Wednesday, July 29, 2009
High Frequency Trading's 15 Minutes?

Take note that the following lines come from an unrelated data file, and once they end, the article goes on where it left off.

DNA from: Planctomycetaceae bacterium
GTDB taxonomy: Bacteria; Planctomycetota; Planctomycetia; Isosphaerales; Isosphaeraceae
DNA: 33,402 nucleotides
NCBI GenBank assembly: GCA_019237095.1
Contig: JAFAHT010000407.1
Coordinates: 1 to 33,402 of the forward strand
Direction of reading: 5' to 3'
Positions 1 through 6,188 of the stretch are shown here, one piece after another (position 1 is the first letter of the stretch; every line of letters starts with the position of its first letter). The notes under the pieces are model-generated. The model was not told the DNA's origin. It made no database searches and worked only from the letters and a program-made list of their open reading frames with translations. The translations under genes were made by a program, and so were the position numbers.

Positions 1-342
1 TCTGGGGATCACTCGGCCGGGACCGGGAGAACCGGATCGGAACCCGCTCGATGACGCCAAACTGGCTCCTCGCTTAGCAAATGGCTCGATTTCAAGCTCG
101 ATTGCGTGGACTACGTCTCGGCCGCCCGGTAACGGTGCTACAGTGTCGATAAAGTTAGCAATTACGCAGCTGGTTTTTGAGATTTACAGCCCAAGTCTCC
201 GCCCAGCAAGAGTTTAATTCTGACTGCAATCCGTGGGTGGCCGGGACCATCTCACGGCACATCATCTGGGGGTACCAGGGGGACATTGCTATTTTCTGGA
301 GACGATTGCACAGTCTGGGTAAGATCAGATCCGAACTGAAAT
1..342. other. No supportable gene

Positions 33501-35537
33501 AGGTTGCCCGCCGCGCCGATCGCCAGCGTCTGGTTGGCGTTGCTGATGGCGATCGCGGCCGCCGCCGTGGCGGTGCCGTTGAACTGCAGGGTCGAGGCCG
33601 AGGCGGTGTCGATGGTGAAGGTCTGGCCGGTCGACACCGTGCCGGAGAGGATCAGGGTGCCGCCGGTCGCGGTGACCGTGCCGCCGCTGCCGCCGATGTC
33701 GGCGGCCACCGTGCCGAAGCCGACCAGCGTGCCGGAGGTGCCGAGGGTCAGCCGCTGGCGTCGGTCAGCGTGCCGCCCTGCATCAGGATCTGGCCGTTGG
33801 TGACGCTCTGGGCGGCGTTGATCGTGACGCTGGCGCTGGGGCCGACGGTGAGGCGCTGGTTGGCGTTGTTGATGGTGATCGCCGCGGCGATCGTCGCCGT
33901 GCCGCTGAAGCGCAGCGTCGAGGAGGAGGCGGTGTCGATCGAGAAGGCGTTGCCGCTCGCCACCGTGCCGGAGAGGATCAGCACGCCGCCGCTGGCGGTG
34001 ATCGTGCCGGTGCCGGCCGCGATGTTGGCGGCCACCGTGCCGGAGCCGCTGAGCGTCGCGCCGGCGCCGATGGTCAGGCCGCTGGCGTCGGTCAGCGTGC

Is high frequency trading on its way out? Although high frequency trading does not appear to harm anyone particularly, it is certainly getting its 15 minutes of fame and then some. Even CNBC jumped on it briefly, although Maria Bartiromo looked pretty bored when talking to Pipeline and ITG about it the other day. I am waiting for Glenn Beck or Rush Limbaugh to denounce it as the ultimate evil. Meanwhile the London Stock Exchange has said it will stop paying rebates to high frequency traders. The LSE's new CEO Xavier Rolet is either very brave or he sees the writing on the wall. Rebates for volume were intended to draw business to the newer ECN venues such as BATs and Chi-X. They were never intended to be a significant money-maker for traders. The LSE has decided it will end the rebates, even as it loses volume to the European newcomers. It may be too easy, but I can easily link Rolet with the US Treasury and the SEC - both of whom should have some idea what is in the cards for high frequency traders. Rolet used to work for - wait for it - Goldman Sachs. His boss was Robert Rubin. Guess who else worked for Robert Rubin when he was at the Treasury Department? Timothy Geithner. And Lawrence Summers. The guys who are deciding the course of regulation to come. I'm just saying.